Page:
Brexit: March 2018 round-up

The key development this month was the publication of a revised version of the draft Article 50 withdrawal agreement, which highlights the areas on which the European Commission and the UK government now agree.

UK-EU withdrawal agreement

On 15 March 2018, the European Commission published an amended draft text of the UK-EU withdrawal agreement  following discussion of the previous draft with the Council of the European Union and the European Parliament’s Brexit steering group, and submitted the draft to the UK government for negotiation.

The European Commission and the UK government published a revised version of the draft Article 50 withdrawal agreement  on 19 March 2018. Significantly, the provisions on the transition period (including a right for the UK to sign and ratify, but not implement, new international trade agreements during the transition period), citizens’ rights and the financial settlement were are all agreed. The transition period will end on 31 December 2020.

However, there is still significant work to do on the governance of the withdrawal agreement (except in respect of citizens’ right) and on Northern Ireland and Ireland. On Northern Ireland and Ireland, virtually the only agreement is on the Common Travel Area and North-South co-operation. The UK has, however, agreed to the inclusion in the text of the EU’s backstop proposal that post-transition period Northern Ireland will remain in the single market and customs union, unless an alternative solution can be agreed.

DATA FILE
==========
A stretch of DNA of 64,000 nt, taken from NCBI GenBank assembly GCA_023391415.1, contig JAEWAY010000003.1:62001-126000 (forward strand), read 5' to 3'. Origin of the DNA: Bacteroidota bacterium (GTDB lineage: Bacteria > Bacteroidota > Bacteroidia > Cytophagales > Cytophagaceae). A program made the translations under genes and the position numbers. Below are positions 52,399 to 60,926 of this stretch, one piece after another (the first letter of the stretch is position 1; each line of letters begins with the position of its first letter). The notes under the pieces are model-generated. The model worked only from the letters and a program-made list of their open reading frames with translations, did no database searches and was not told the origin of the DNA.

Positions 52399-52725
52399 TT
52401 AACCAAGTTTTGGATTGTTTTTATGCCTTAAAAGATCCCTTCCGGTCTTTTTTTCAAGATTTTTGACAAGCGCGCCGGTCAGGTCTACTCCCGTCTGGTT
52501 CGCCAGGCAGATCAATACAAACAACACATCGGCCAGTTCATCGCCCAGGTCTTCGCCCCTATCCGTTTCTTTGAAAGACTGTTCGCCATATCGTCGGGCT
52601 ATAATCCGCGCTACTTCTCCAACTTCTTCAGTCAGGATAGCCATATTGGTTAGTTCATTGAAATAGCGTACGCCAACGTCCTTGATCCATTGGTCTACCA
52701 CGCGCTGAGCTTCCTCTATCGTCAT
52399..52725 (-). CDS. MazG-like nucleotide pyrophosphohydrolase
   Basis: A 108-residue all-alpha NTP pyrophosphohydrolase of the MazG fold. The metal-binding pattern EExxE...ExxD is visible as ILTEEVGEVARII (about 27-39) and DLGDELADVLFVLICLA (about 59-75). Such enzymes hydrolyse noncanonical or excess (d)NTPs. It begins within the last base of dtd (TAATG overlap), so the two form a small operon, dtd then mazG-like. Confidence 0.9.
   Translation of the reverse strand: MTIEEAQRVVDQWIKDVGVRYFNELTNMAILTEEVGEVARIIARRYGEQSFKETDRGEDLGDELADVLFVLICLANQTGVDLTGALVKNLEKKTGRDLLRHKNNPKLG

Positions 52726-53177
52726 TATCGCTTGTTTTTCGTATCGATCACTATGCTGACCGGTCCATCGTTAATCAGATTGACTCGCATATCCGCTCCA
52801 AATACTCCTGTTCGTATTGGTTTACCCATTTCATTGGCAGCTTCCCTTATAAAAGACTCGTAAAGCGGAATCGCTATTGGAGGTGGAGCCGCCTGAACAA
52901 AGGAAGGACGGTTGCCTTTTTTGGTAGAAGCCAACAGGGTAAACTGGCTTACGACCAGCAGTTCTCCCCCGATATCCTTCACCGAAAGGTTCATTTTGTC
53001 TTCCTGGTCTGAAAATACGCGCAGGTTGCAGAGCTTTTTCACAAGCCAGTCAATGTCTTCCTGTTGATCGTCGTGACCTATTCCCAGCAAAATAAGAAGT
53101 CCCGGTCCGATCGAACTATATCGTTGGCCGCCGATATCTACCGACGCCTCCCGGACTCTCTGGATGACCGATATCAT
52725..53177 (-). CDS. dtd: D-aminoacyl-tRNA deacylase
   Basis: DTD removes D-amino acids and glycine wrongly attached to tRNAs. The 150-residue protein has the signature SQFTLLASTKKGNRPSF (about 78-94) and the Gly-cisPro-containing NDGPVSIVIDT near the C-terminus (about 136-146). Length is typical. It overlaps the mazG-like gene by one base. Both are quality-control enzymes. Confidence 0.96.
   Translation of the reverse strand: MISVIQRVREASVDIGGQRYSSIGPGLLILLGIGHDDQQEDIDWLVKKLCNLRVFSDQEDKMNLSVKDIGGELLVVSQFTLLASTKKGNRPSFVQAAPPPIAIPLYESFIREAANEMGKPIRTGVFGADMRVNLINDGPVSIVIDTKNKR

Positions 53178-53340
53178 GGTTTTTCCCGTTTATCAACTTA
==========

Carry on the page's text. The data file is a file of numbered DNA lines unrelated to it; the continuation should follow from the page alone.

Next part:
Guidelines on a framework for a future EU-UK relationship

Following the agreement on parts of the legal text of the withdrawal agreement, the European Council (Art. 50) adopted new negotiating Guidelines for discussions on the framework for the future relationship between the EU and the UK. The Guidelines provide that the future EU-UK relationship should not permit cherry picking and should ensure a level playing field, and they will form the basis for the Commission to start discussing the framework for the future relationship, with the aim of reaching an overall understanding, but not a complete agreement. The European Council aims to discuss the progress made on negotiating the framework for the future relationship at its next meeting on 28-29 June 2018.